The Curse of the Jade Scorpion
2001, PG-13, 103 min. Directed by Woody Allen. Starring Woody Allen, Helen Hunt, Dan Aykroyd, Brian Markinson, Wallace Shawn, David Ogden Stiers, Charlize Theron.
REVIEWED By Marc Savlov, Fri., Aug. 24, 2001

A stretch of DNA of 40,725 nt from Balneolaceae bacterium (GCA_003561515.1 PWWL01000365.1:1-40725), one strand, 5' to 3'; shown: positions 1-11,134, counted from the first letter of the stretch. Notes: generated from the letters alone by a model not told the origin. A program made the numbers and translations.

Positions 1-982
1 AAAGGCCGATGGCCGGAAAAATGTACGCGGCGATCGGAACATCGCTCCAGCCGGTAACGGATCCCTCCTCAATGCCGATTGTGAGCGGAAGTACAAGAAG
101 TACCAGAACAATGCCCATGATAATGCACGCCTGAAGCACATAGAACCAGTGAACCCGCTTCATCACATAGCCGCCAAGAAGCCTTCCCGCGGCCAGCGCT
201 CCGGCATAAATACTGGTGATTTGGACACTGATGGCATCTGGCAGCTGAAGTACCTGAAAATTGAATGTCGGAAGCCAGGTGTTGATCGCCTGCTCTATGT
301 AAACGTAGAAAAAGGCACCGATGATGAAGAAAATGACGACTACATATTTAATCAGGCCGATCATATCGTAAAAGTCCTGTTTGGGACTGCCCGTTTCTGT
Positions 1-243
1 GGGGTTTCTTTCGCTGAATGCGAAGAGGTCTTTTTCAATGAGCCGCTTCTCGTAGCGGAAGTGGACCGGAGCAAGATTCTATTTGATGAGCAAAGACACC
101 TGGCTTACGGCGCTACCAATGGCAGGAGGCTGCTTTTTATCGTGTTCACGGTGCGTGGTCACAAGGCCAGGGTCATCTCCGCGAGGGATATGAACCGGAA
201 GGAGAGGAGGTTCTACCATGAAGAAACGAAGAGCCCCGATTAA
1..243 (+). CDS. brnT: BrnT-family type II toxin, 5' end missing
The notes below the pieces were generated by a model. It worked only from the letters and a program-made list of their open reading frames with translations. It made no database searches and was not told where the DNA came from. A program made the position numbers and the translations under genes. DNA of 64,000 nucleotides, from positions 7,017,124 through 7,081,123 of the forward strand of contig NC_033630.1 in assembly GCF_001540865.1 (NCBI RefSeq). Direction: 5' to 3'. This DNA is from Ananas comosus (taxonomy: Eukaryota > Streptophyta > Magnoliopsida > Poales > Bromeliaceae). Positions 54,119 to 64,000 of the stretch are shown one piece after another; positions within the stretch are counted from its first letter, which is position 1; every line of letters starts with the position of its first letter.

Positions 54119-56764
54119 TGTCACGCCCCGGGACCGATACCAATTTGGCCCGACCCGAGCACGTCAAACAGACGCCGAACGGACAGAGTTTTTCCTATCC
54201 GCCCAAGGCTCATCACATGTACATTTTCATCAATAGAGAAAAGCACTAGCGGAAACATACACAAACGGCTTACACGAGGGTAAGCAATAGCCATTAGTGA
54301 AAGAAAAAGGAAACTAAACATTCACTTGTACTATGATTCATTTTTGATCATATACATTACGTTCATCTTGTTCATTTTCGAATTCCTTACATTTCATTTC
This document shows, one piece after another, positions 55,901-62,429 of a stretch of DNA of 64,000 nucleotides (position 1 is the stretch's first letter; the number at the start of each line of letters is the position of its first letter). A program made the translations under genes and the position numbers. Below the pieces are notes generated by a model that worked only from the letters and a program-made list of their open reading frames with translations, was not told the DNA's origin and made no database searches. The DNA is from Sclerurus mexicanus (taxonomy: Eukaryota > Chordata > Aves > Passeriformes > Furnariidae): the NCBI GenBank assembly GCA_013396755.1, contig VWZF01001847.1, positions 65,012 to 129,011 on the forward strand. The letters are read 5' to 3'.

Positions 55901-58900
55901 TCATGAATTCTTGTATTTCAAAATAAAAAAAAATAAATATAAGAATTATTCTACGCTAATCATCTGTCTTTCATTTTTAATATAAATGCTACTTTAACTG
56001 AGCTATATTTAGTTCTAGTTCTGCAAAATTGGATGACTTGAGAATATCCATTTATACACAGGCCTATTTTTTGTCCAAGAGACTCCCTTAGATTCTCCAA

“I like your early, funny movies better,” someone tells Allen's filmmaker alter-ego Sandy Bates in Stardust Memories, and it's difficult not to echo that sentiment in the real world as well. Allen, a director who in the past routinely fired off cinematic classics with the seeming ease of a man in love with his craft, hasn't produced a genuine classic since Crimes and Misdemeanors over a decade ago. His more recent output -- Celebrity, Bullets Over Broadway, the awful Deconstructing Harry -- have seemed less like Allen films than films made by an Allen disciple, and an embittered, inept one at that. Though even the least of his films can be counted on to provide at least some of the old comic zing, his latter-day projects -- one a year, every year -- have been almost too self-aware. It's Allen poking fun at Allen, the aging, Jewish, pseudo-intellectual who once stole a page from Groucho Marx's mammoth catalogue of insecurities by proclaiming, “I wouldn't want to join any club that would have me as a member,” and then proceeded to form his own club and bar anyone else from admittance. The Curse of the Jade Scorpion has plenty of terrific ideas bubbling just below the surface, but because the director never lets those notions burst forth, they just sit there, simmering. It's a tepid work, almost straight comedy, but the jokes Allen is employing are ones he's used before, to much better effect. Shades of The Purple Rose of Cairo echo in this film's oddly fantastic tale of mismatched love, but Purple Rose was Allen operating on all eight cylinders -- Jade Scorpion, on the other hand, needs a comic oil change, and fast. Allen cast himself in the romantic lead, and it's a role he's patently too old for. That's not an ageist slam on my part; the diminutive proto-Jew, all balding brow, nervous ticks, and shuffling feet, simply doesn't convey the emotional weight the part calls for. And pairing himself with Hunt only serves to emphasize Allen's knock-kneed senior status. The two don't match, and though I believe that was part of the director's plan, given the plot, there's still a mandatory chemistry entirely lacking. This is, after all, a romantic comedy, almost classic screwball in nature. Allen plays hard-boiled insurance fraud investigator C. W. Briggs, a Runyan-esque character who always gets his man (Allen even says so). Briggs' life is thrown into professional turmoil when his company's newly hired efficiency pro Betty Ann Fitzgerald (Hunt) arrives and takes an instant dislike to his unconventional style. When the two, along with their boss Magruder (Aykroyd) and fellow co-workers reluctantly take in a nightclub act featuring Stiers' larcenous hypnotist Voltan, they find themselves magically drawn to each other. Voltan also uses his long-acting hypno-skills to have them conduct a series of daring jewel thefts. Which is more unpalatable, being suckered into a life of crime, or being suckered into love? That's the film's central question, but The Curse of the Jade Scorpion fails to connect on anything but the most basic comic level. Despite Allen's usual excellent direction, it all plays like a TV-movie version of something else, Allen-lite. I'm sorry Mr. Bates, but I'd have to agree: I, too, liked your earlier work better.